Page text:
The air-water exchange of gases can be substantially enhanced by wave breaking and specifically by bubble-mediated transfer. A feature of bubble-mediated transfer is the additional pressure on bubbles resulting from the hydrostatic forces on a submerged bubble and from surface tension and curvature. This peculiarity results in asymmetry of bubble-mediated gas transfer and equilibrium supersaturations of dissolved gases in a bubbly ocean. A second peculiarity is the finite capacity of bubbles, so that the composition of a bubble may change during the exchange. The result is that gas transfer mediated by bubbles is characterized by an altered dependence on the molecular properties of the dissolved gas compared to direct transfer across the main air-water interface. A related phenomenon for bubble plumes with a high void fraction (air volume to total volume ratio) is that the composition of the dissolved gas within the interstitial water of a plume may alter during the exchange process and only mix into the full water reservoir later. Three asymptotes are identified for gas exchange mediated by high-void-fraction bubble plumes and a semi-empirical parameterization of bubble-mediated gas transfer is devised on the basis of these asymptotes, which describes the dependence of the overall transfer velocity on plume properties and molecular properties of the gas.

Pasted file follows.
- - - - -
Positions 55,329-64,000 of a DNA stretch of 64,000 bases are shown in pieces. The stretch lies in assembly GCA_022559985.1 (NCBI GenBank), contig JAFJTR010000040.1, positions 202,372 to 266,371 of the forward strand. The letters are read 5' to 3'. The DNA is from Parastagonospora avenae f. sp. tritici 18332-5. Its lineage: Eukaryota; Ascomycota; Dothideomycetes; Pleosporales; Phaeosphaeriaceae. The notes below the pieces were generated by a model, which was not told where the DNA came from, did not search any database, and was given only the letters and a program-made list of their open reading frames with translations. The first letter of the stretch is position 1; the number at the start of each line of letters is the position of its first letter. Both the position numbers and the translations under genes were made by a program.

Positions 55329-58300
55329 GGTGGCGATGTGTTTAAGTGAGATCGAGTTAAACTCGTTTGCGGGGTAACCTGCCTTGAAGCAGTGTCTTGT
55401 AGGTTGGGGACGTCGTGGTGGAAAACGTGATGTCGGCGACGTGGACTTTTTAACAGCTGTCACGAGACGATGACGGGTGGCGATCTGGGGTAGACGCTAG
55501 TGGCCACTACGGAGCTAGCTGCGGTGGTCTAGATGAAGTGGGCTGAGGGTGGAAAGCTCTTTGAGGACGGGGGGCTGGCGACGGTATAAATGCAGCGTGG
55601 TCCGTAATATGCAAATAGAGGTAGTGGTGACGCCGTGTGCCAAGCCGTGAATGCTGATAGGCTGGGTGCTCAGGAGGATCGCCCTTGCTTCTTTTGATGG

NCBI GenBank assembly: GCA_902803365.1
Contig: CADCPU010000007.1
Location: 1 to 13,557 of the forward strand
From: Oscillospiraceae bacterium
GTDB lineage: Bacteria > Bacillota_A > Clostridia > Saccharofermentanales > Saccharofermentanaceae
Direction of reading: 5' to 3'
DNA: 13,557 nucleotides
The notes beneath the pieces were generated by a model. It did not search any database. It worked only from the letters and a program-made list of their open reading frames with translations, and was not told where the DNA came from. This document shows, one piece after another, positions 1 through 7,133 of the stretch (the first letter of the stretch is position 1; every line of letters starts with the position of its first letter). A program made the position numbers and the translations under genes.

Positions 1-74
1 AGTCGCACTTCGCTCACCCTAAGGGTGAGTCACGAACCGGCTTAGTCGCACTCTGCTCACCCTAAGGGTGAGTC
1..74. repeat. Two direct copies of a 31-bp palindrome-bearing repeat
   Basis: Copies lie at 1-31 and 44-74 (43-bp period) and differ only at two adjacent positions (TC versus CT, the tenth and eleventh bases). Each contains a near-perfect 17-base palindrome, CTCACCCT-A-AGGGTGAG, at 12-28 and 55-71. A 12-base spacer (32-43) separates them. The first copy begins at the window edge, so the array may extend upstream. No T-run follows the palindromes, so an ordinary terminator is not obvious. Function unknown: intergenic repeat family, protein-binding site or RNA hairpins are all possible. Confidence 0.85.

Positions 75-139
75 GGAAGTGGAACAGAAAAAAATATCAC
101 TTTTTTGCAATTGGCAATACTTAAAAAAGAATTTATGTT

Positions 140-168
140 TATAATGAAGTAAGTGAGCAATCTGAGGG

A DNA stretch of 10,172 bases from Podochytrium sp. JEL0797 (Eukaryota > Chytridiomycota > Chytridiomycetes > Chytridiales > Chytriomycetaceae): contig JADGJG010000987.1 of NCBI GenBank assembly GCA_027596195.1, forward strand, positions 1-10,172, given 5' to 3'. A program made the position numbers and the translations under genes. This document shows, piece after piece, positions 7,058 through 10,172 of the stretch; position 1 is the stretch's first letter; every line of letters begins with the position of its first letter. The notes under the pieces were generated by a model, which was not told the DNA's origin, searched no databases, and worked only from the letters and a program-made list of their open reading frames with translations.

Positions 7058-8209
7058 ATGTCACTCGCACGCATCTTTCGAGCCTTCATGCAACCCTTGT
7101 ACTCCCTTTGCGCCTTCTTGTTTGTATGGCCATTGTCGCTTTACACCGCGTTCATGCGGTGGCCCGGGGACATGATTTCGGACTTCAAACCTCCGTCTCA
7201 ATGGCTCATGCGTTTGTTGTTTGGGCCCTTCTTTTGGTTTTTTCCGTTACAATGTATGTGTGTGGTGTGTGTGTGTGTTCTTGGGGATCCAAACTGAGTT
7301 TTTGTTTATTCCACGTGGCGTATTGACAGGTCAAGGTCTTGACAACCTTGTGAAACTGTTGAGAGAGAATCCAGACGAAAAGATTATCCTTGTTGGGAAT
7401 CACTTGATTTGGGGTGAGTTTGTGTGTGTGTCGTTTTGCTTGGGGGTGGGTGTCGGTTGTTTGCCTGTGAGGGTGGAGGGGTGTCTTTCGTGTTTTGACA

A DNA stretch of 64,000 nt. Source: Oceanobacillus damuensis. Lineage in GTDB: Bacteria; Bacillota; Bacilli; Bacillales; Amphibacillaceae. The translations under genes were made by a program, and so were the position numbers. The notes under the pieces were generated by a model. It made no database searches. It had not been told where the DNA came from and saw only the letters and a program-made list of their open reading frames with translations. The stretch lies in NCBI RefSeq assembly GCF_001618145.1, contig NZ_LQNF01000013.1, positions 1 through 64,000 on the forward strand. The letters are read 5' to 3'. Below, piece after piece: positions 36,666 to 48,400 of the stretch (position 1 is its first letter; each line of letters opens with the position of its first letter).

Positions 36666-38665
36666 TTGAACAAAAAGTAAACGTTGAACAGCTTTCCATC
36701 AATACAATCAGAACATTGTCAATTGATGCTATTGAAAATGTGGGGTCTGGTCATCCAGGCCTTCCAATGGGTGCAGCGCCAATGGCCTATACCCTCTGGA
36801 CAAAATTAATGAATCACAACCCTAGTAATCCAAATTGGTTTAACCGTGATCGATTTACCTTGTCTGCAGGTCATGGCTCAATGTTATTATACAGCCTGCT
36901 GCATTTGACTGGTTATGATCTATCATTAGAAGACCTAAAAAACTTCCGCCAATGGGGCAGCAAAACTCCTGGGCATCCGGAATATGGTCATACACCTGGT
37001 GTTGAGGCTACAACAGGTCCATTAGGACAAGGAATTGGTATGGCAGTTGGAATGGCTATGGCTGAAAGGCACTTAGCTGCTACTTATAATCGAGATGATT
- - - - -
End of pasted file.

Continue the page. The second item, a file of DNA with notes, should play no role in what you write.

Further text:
These models are confronted with data from laboratory experiments. The experiments use artificial aeration with the gas source switched during each run. Measurements of the bubble distribution enable calculation of the theoretical transfer of the gases. A parameterization fits the theoretical transfer satisfactorily. Gas measurements are used to test if the actual transfer of gases is similar to the theoretical transfer. The experimental method enables separation of bubble-mediated transfer from transfer directly across the main air-water interface. The agreement between gas and bubble-derived values of transfer velocity is sufficient to generally validate the theory, but is imprecise. The results suggest that the interstitial water plays a significant role in limiting gas transfer-in particular, limiting transfer of helium-despite the fact that typical void fractions were low (< 0.1%). It should be possible to predict gas transfer velocities in the field by simulating oceanic bubble plumes sufficient to constrain that part of the transfer, but targets of 10% or 20% may be beyond reach especially for the most poorly soluble gases (for which the bubble-mediated mechanism is particularly important). These simulations require accurate bubble distributions, void fractions and a good description of the entire plume dynamics. Such simulations are particularly important for interpreting dual tracer and nitrogen/oxygen experiments in stormy conditions, where the relative transfer of different gases is a non-trivial problem.